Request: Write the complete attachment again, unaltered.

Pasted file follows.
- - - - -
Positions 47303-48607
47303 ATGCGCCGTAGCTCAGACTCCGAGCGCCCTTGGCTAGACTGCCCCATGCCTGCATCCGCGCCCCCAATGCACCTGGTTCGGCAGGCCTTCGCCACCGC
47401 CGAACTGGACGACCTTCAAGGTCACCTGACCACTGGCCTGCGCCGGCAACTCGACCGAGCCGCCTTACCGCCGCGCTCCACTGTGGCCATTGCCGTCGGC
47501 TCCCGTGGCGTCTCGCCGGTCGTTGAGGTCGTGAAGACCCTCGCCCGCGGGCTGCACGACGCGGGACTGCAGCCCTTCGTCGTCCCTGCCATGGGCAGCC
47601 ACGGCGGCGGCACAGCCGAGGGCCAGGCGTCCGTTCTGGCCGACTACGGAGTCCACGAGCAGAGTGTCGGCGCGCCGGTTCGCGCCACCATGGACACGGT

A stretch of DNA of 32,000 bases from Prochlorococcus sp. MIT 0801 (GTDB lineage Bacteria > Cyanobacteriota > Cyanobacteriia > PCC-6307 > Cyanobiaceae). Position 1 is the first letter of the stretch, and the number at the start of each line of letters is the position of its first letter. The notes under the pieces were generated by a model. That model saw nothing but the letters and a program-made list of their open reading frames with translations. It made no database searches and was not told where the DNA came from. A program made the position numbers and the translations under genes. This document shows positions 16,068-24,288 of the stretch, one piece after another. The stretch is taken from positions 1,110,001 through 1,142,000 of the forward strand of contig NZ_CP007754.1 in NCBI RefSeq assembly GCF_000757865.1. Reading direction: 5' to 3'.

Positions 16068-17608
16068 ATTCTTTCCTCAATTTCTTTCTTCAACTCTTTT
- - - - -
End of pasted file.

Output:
Positions 47303-48607
47303 ATGCGCCGTAGCTCAGACTCCGAGCGCCCTTGGCTAGACTGCCCCATGCCTGCATCCGCGCCCCCAATGCACCTGGTTCGGCAGGCCTTCGCCACCGC
47401 CGAACTGGACGACCTTCAAGGTCACCTGACCACTGGCCTGCGCCGGCAACTCGACCGAGCCGCCTTACCGCCGCGCTCCACTGTGGCCATTGCCGTCGGC
47501 TCCCGTGGCGTCTCGCCGGTCGTTGAGGTCGTGAAGACCCTCGCCCGCGGGCTGCACGACGCGGGACTGCAGCCCTTCGTCGTCCCTGCCATGGGCAGCC
47601 ACGGCGGCGGCACAGCCGAGGGCCAGGCGTCCGTTCTGGCCGACTACGGAGTCCACGAGCAGAGTGTCGGCGCGCCGGTTCGCGCCACCATGGACACGGT

A stretch of DNA of 32,000 bases from Prochlorococcus sp. MIT 0801 (GTDB lineage Bacteria > Cyanobacteriota > Cyanobacteriia > PCC-6307 > Cyanobiaceae). Position 1 is the first letter of the stretch, and the number at the start of each line of letters is the position of its first letter. The notes under the pieces were generated by a model. That model saw nothing but the letters and a program-made list of their open reading frames with translations. It made no database searches and was not told where the DNA came from. A program made the position numbers and the translations under genes. This document shows positions 16,068-24,288 of the stretch, one piece after another. The stretch is taken from positions 1,110,001 through 1,142,000 of the forward strand of contig NZ_CP007754.1 in NCBI RefSeq assembly GCF_000757865.1. Reading direction: 5' to 3'.

Positions 16068-17608
16068 ATTCTTTCCTCAATTTCTTTCTTCAACTCTTTT